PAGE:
The conclusions reached are also not intended to undermine the authority of Scripture, nor should they. The bottom line in ancient and contemporary appropriations of the canon is that it is the foundational and primary source against which any reflection of God’s revelation must be measured. It is thus canonical in the sense of being a standard of measurement. But it could not and did not function in the early church as the only standard for texts. For roughly the first four hundred years of its existence, the church had no closed canon, so the Bible could not have functioned as the sole criterion. This is what makes the distinction between the terms “Scripture” and “canon” so important. Failure to distinguish between them could lead to some significant distortions of the patristic age and its understanding of the nature of canon.
We must also remember that both before and after the church managed to have a closed canon, the necessity of properly interpreting these texts remained. The closing of the canon does not obviate the fact that proper interpretation is key for the Bible to inform the church’s faith and life. Simply closing the canon wold have done little to counter the Gnostics, for example, because in many cases they were offering differing interpretations of the same material. Even today the canon requires interpretation. We cannot escape from this need because we are located in a particular context, with many different influences, and thus we come to the text with different lenses. All this necessitates some sort of standard against which we may measure interpretation.
One may ask, however, if I am denying the principle of the perspicuity of Scripture by saying that the proper interpretation of Scripture is not always apparent. But the clarity of Scripture cannot be uprooted from its context. Protestants from Luther to Wesley found the perspicuity of Scripture as an effective banner to unfurl when attacking Catholics, but always a bit troublesome when common people began taking the teaching to certain conclusions.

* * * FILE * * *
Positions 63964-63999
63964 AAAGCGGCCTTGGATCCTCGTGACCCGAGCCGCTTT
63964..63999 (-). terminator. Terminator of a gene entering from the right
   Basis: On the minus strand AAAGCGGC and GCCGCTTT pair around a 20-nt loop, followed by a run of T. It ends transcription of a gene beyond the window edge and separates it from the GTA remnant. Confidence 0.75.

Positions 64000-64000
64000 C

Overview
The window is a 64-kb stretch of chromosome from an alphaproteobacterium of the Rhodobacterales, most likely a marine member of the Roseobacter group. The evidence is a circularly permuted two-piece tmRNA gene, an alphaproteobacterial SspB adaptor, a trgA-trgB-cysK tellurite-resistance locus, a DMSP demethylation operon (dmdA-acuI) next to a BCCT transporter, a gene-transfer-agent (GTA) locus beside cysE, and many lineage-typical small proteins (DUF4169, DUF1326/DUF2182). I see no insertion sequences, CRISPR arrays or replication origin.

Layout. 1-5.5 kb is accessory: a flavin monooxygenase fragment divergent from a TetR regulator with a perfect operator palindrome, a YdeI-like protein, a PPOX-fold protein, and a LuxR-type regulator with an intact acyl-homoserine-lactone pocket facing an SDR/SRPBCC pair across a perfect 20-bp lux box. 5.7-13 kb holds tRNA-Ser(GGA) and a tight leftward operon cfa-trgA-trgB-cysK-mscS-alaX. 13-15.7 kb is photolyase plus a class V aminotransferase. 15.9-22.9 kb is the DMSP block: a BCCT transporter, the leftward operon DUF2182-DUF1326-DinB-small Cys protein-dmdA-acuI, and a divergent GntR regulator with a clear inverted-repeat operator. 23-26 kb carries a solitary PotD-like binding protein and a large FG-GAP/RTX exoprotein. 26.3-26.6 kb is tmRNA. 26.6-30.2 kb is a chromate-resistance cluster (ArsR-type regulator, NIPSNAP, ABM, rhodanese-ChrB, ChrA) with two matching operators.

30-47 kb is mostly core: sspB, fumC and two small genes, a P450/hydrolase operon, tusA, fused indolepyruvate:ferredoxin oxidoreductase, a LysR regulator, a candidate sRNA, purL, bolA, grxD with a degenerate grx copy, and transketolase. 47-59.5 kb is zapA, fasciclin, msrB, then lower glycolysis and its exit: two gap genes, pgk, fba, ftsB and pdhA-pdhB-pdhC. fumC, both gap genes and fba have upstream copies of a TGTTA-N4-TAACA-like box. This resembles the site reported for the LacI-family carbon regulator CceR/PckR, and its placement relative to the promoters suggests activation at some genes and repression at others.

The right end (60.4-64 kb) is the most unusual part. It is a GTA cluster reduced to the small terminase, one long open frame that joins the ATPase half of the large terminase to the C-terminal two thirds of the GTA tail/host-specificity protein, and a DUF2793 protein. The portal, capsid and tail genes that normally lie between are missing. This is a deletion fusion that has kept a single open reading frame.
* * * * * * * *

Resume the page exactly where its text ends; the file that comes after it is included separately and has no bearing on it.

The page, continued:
For the Reformers, popular translations of the Bible did not imply that the people were to understand the Scriptures apart from ministerial guidance. So, when dealing with a scholar like Erasmus, Martin Luther could champion the perspicuity of Scripture by stating, “Who will maintain that the public fountain does not stand in the light, because some people in the back alley cannot see it, when every boy in the marketplace sees it quite plainly?” But when Luther was confronted with those he called sectarians, he admitted the danger of proving anything from Scripture: “I learn now that it is enough to throw many passages together helter-skelter, whether they are fit or not. If this be the way, then I can easily prove from the Scriptures that beer is better than wine.” Calvin’s understanding was similar: “I acknowledge that Scripture is the most rich and inexhaustible fount of all wisdom. But I deny that its fertility consists in the various meanings which anyone may fasten to it at his pleasure.”
I am not here denying the authority and sufficiency of Scripture; I affirm both of these. I affirm that in the Bible God has given us all truths necessary for salvation. It is the final authority. But the Bible is not self-explanatory. And the very canonical construction of the New Testament as Scripture was a patristic accomplishment. The history of Christian doctrine is not just the story of repeating scriptural statements. Throughout doctrinal history we see the authors of heresies invariable taking their stand on Scripture, often claiming to recognize this as the sole court of appeal. These authors were not subsequently accused of being unscriptural, but rather they were accused of misusing Scripture. Thus, the point was not contended simply by appealing to the authority of Scripture, but the real battle was won on the interpretation of the Bible…
Appeal to the Bible as authority is essential, but not without a similar appeal to the proper lens of interpretation. That proper lens of interpretation has been the ecclesial canons of the church in which the Bible grew. In the early church a high view of Scripture was not one that necessitated a text that functioned authoritatively outside of the church.